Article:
Ripples 9/20/18

As is for many of us, fall is my favorite season 0f the year.  The relief from summer heat and humidity is refreshing and I feel like being outdoors and getting things done, by gosh.  Besides, there are so many migrant birds to be seen along with fall wildflowers, butterflies, dragonflies- a bountiful harvest for the eyes.

Things were going along just as planned this year.  The hot weather broke and the sleeping was good. It was a pleasure to be out working on the trails and finishing the planting of this year’s trees.  Even the mosquitoes and deerflies, which were so abundant during the summer, finally began to subside to the point where repellent wasn’t needed.

And then, we had three days of heavy storms and 10 inches of rain, and the return of warm weather.  After the rain stopped, we happily prepared our main trail for the coming herds of first graders to come for fall field trips.  You would think with all the time I’ve spent outdoors in the last 60 years, I would have seen it coming, but I was oblivious.  As we worked on the trail, a few mosquitoes popped up a week or so after the rains.  Then, a day later they were far worse, and by the next day, about 10 days after the storms, their numbers were incredible.  It was the same at home, on the lakeshore, at the harbor, and everyone I talked to had the same experience.  We have blundered into the trifecta of mosquito reproduction, and our lovely fall world has been rendered less enjoyable.

I am not an entomologist, but I did spend some time working in the public health field.  It appears that we are experiencing an outbreak of inland floodwater mosquitoes, probably a number of which are Aedes vexans, a mosquito species found around the world.  Their ferocity is a product of their numbers, small size, and tenacity, and their potency as a nuisance is matched by their brilliant reproductive strategy.  They lay eggs not necessarily in the water, but in leaves just above the waterline, in anticipation of future flooding.  Vegetation helps keep the eggs a little moist and helps them survive sometimes for years. Cold winters kill off some of the eggs, but last year’s winter was warmer than normal.   If they are flooded when the water is cold, as in spring, they hatch and develop slowly.  Now, however, floodwater from our recent rains was nice and warm.  The eggs hatch and larvae swim for about a week, then pupate for just a couple of days, and then the adults take flight- so the 10 or so day delay between our storms and the swarms that followed indicates that conditions were just about perfect, mosquito-wise.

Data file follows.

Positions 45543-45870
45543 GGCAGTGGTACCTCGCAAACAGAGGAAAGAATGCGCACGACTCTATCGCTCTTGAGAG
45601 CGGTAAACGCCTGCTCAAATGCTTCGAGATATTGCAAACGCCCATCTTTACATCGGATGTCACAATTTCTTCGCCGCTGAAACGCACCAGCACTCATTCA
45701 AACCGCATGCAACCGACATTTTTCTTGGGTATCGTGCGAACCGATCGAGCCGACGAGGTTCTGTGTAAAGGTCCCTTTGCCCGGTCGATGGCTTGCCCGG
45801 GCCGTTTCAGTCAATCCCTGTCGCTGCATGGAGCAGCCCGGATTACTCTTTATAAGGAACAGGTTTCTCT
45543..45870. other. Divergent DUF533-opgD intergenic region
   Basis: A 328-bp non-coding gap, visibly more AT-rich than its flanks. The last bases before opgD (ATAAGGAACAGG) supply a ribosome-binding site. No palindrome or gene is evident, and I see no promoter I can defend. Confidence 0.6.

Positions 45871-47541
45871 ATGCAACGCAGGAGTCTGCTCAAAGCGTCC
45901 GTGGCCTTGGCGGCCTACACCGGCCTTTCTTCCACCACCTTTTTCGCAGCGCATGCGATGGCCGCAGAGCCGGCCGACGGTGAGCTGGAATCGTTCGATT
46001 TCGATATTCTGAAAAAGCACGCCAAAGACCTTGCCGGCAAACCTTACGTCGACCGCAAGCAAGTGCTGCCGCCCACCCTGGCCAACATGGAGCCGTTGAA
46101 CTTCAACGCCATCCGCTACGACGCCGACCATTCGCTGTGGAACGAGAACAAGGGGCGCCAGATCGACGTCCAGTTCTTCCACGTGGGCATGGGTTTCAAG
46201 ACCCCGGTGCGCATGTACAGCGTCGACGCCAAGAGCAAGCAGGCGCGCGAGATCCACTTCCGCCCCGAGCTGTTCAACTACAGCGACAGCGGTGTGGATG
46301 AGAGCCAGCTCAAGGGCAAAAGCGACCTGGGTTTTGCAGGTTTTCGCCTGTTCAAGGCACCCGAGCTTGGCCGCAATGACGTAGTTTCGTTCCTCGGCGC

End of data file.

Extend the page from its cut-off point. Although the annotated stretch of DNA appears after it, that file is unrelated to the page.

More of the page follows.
So what now?  Well, adults live for 3-6 weeks, so if we don’t get ridiculous amounts of rain again things should slowly get better.  Both male and female mosquitoes feed on flower nectar to survive, and there are a lot of flowers blooming yet.  Females need blood to produce eggs.  Those females can lay multiple batches of eggs, poised above wet places in anticipation of flooding to come, so there will be plenty of potential future mosquitoes out there after things dry up.  Those eggs can survive without hatching for years, waiting…

In the meantime, we can take a little comfort in that migrating birds, bats, and dragonflies must be eating untold millions of the little pests.  And spider populations peak now and their webs sit ready to strain mosquitoes from the air.  Of course, the blood of animals helps feed the little bloodsuckers also, so that may be a wash.

I recently watched a doe and two fawns come to apple trees, as they do frequently, to feed on the windfalls.  Rather than feeding in a normal way, some part of them was constantly in motion- ears twitching, tails flicking- until after a few minutes in the open and presumably being continuously bitten they suddenly jumped up one by one to first hop, then run into the taller vegetation, looking like they were trying to escape among the dense stems.  As much as I enjoy camping, I shudder to imagine what it’s like to live outdoors right now, pursued by mosquitoes 24 hours a day.  And at populations reported at Madison to be 10 times higher than normal.

photo of a mosquito

aedes vexans – Mosquito

So, if we dry out I won’t complain about having to water the flowers, and if the winter is cold I’ll try to remember that there’s an upside to even that scenario.  However, until things improve (for people, not mosquitoes) you’ll know me by my DEET scented cologne and irritated disposition!

photo- Aedes vexans, the inland floodwater mosquito, by University of Kentucky extension

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